The ambient techno Wolfgang Voigt makes as Gas does not traditionally offer much in the way of linear progression. His tracks regularly extend to 10 minutes and beyond without major changes, offering environments to inhabit and explore rather than journeys to take. Voigt famously describes his best-known alias as an attempt to “bring the German forest to the disco,” or vice versa. Each track is a clearing or a mountain vista, with drums and shimmering strings standing in for flora and fauna. You’re not walking through the woods, but waiting and listening, absorbing the stillness and splendor of each scene before moving on to the next. When a new synth pad or drum part arrives, these changes catch your attention for a moment and then fade back into the landscape, like the rustle of bushes disturbing an otherwise placid scene after an animal has escaped from a predator.
Like Voigt’s music, the Gas catalog is also built on small shifts that reward close attention. The release of the nearly career-spanning multi-LP set Box in 2016 reinforced the idea that each album can be considered as both an individual statement and a component of a larger work, just as a single track is a component of an album. (Box also reinforced Voigt’s well-deserved status as an electronic music luminary: Gas is one of countless musical endeavors he’s taken since emerging in the early ‘90s, including the co-founding of the seminal Cologne-based techno label Kompakt.) Each Gas record has its own character—1999’s Konigsforst is a bit brighter than ‘97’s ominous Zauberberg, 2000’s Pop leans hardest on the “ambient” side of the ambient techno equation—but they are like monoliths at Stonehenge, imposing on their own while belonging to a single larger aesthetic project. Visually, each album besides the first is distinguishable mostly by the color filter applied to the forest photo on its sleeve, all of which are taken by Voigt himself.
Rausch, the sixth Gas album, has a cover in deep pine-needle green. But after last year’s Narkopop, which found Voigt bringing the Gas project out of a 16-year slumber and masterfully reasserting its strengths, the latest release also marks a much more significant departure: the first that consists of a single piece of music: a composition that moves continually rhythm to atmosphere and back over the course of an hour, now and then receding to a thin vapor but never falling silent entirely. Like previous Gas albums, in digital versions Rausch is divided into numbered but untitled tracks. This time, however, those divisions are only there “due to format restrictions,” according to promotional materials. As a result, Rausch feels deliberately narrative in a way that previous Gas albums don’t, with each new zone arising from the last instead of presented independently.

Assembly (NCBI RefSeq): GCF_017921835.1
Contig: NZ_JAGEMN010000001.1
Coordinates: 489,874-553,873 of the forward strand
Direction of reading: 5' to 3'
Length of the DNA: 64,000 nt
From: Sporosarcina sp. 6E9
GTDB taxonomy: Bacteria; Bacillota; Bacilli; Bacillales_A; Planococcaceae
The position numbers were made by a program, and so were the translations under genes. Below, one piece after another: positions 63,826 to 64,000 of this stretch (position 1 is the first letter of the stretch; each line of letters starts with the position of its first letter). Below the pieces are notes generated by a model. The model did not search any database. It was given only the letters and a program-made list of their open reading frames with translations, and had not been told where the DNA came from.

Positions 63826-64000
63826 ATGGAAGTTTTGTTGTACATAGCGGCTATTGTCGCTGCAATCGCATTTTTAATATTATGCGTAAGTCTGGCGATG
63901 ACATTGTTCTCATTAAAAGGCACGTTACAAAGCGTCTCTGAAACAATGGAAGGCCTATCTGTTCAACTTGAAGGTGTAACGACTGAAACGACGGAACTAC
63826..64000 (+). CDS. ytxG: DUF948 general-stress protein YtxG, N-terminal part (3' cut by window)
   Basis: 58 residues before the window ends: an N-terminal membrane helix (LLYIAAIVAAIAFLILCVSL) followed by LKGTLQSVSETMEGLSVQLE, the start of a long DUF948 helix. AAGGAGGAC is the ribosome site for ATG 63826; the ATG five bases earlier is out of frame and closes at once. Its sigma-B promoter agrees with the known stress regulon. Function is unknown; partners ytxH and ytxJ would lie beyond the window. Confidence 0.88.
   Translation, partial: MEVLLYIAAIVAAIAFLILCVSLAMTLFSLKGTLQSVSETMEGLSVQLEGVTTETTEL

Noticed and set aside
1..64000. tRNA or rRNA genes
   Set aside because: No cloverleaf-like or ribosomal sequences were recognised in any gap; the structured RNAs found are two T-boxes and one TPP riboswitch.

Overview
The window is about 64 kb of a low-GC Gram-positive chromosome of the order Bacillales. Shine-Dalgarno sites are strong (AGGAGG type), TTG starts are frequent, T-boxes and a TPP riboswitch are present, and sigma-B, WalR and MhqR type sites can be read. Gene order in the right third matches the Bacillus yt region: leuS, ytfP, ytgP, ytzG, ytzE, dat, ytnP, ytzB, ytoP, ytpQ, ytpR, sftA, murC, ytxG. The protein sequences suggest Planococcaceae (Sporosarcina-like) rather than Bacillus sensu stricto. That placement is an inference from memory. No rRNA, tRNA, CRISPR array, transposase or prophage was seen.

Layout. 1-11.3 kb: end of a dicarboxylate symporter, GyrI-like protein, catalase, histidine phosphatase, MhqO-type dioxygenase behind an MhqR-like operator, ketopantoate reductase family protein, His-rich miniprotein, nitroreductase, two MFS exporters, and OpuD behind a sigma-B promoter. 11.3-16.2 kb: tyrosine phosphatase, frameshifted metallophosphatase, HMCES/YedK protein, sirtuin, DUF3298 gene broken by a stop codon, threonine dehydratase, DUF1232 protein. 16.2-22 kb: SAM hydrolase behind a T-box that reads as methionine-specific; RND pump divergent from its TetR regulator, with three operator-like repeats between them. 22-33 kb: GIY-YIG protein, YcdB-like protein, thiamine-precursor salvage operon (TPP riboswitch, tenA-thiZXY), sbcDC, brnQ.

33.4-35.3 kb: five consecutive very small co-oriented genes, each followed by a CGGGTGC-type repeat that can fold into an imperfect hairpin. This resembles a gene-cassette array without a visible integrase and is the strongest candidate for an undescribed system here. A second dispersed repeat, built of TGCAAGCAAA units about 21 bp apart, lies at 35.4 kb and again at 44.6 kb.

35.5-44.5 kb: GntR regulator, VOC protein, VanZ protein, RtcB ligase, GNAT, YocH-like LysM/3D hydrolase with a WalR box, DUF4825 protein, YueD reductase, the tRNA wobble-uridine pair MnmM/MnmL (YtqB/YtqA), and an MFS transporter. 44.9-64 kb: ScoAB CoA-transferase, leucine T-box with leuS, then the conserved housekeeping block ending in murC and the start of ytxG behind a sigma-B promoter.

This effect partly works in Rausch’s favor, offering a path through music that might otherwise seem impenetrable. But it also risks a monotony that Voigt has rarely if ever succumbed to in the past. He has always favored simple kick-heavy beats, but on Rausch, he uses a 110 beats-per-minute loop without deviation as percussion for the entire album. Rausch also contains several leitmotifs, the most notable of which is a tapped ride cymbal that first appears about a minute and a half into the album and does not leave for the next half hour or so. Through sections of euphoric elevation and arhythmic grind, the cymbal is always there: mantra and nagging schoolyard taunt.
Finding and discussing notable moments of Rausch could be a misguided impulse, a bit like attempting to pinpoint the most beautiful edges and corners of Richard Serra’s massive minimalist sculptures of weathered steel. Still, the album is at its most striking when Voigt breaks from his relentless intensity, as in “Rausch 3,” when the harmonies clear like exhausted storm clouds for the sun, and “Rausch 5,” when an unexpected acoustic guitar suggests a placid return to earth after a long period of turbulence. At other times, just as a great and terrible monument by Serra might end up as a visual distraction for tourists in an airport terminal, Rausch settles naturally as background music.
Rausch’s ambitious structure is an incomplete but laudable step forward. If Narkopop was a belated capstone on the first era of Gas, Rausch might be the first real statement of a coming second phase. And its status as second-tier Voigt doesn’t necessarily portend dire things to come. In 1996, Gas’s self-titled debut album was a promising but half-formed work, which Voigt has since symbolically disowned, conspicuously omitting it from the Box set. Just as that record gave way to the classic Zauberberg, so might Rausch be a trail marker for further splendors.